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Yesterday, I decided to try my hand at critiquing, again.

Once upon a time, over three years ago, I belonged to the O.C. Writers’ Meetup Group. This was when I first started writing my novel. I ended up leaving the group because I was frustrated with the coddling and lack of honesty. I didn’t see how these writers were going to become better at their craft if they continued to dance around the problems they found in their fellow writers manuscripts. If someone uses too many modifiers, tell them. If they’re targeting the wrong audience, tell them. If their dialogue is cliched, tell them. Or, so I thought.

I was wrong in my assumption about what a critique group was for. I realized that critique groups are more for camaraderie than feedback — unless you are truly comfortable with your fellow critiquers. I realized that I may have seemed like a bit of an outsider to this group, considering they had been critiquing each other for months. And here I was, criticizing their leader.

It happened when the organizer of the group offered to email a few of us (his critique partners) his first six chapters. I was really excited to see how being in this critique group had helped him, since I had yet to submit anything to the group. This man was in his late 50’s and had been writing since before I was born. He had started the group and was highly admired by other members of the group who had read his work. As I waited for his email, I was expecting a polished, if somewhat flawed, manuscript. What I got confused me.

It looked like the manuscript of a teenager who had read one Clive Cussler novel and said to himself, “I can do that!” I wasn’t sure if I should be honest or diplomatic. I decided on something in between. I was honest in my critique of the writing, but diplomatic in my delivery of the critique. I went through the entire six chapters, making digital notes throughout. I then wrote up a thorough summary of my notes and included some suggested reading. Then I sent it back to him.

His response came a couple of weeks later. The verdict: My critique was so detailed in its execution that it literally made him reconsider whether or not he should be a writer. I felt awful. I left the critique group with a sense of guilt and sadness. In the world of critique groups, I was the wicked witch.

I slunk off into a solitary corner to mull over what had gone wrong. I pored through all the writers’ group’s guidelines on critiquing. Had I not followed the guidelines? Had I overstepped some boundary? And then I found it! Tucked away in one of the guidelines was a sentence stating that critiques were not to be “too detailed” so as not to hurt the writer’s feelings.

Writer’s have feelings?

I realized I was not cut out for this critiquing thing. I packed up my manuscript, clicked on the “Leave Group” button, and never looked back.

Then last night, in an attempt to find someone to critique my work, I decided to join an online critique group. I won’t say the name of the group or website to protect the writers’ works. The group organizer immediately sent me three writing samples from three different writers for me to critique.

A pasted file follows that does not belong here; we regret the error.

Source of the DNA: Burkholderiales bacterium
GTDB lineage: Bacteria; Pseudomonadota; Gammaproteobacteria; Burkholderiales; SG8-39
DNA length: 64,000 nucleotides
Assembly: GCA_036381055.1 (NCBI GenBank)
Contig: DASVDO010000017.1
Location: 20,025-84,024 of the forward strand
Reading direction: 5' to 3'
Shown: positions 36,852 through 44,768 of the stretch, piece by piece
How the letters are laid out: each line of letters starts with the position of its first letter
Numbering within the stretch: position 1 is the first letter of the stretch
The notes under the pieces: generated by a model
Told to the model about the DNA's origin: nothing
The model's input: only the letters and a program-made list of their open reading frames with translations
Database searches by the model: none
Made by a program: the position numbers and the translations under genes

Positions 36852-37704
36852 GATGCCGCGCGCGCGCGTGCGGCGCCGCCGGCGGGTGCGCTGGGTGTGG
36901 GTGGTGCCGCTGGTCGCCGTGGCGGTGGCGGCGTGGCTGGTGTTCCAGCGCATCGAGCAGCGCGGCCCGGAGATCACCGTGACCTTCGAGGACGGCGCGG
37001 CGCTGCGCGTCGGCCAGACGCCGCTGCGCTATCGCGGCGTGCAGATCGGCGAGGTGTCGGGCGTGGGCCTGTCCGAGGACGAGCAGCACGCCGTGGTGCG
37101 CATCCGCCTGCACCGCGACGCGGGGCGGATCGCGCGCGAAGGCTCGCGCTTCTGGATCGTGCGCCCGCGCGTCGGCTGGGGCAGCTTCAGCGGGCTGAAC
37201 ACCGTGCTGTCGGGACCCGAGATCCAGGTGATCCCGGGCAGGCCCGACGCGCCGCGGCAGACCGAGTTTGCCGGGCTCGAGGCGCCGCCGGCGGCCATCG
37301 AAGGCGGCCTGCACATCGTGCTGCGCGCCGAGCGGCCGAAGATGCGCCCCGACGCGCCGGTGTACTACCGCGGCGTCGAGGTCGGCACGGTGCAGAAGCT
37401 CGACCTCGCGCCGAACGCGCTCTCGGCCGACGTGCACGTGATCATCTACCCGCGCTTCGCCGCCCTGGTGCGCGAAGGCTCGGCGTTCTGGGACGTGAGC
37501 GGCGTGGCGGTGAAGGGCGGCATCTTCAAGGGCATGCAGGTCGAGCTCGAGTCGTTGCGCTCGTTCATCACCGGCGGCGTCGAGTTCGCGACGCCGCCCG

The first story had a rage-aholic protagonist who was being very nasty to his wife while she expressed concern for his safety. I stopped reading after a couple pages. I couldn’t sympathize with raging hubby.

The second story’s protagonist was a psychotic, unremorseful serial killer. He had not a single redeeming quality, unless you count the fact that he was literate. Apparently, he used some sort of serial killer guidebook to carry out his gruesome deeds. I was not at all interested.

The last story appeared to be a paranormal romance. I read further into this one because the protagonist had a “save the cat” moment early on. For me, this moment is crucial in keeping me interested in a story. For those who don’t know (and are too lazy to click on that link), a “save the cat” moment is the moment when your protagonist does something nice that makes the reader say, “Hey, I like this guy.” From that moment on, if the writing is good, the reader will root for your protagonist’s success. Without the “save the cat” moment, readers usually have trouble finding a reason to keep reading.

So, this third entry kept me reading a little further based on his somewhat likeable protagonist. But then his protagonist quickly faded out of the story. He switched point of view to another character, without any indication whether the new character was 10 or 40 years old and what time period we were in. I was very confused and put off by the writer’s excessive modifiers. “Romance filled eyes.” Is there not a better way to say this?

Needless to say, I only critiqued the third story because of the “save the cat” moment. I figured that, though his grasp on grammar and style were not enough to keep me reading, the writer’s ability to realize he needed a likable protagonist warranted a critique.

I emailed my critique and decided I would not be returning to this online critique group. There was no reason to. I didn’t want my story critiqued by any of the three writers I had just received samples from. If these writers were a representative sample of the rest of the group, it was possible I was wasting my time.

If you have any of your own experiences with critique groups, please feel free to share them with me.

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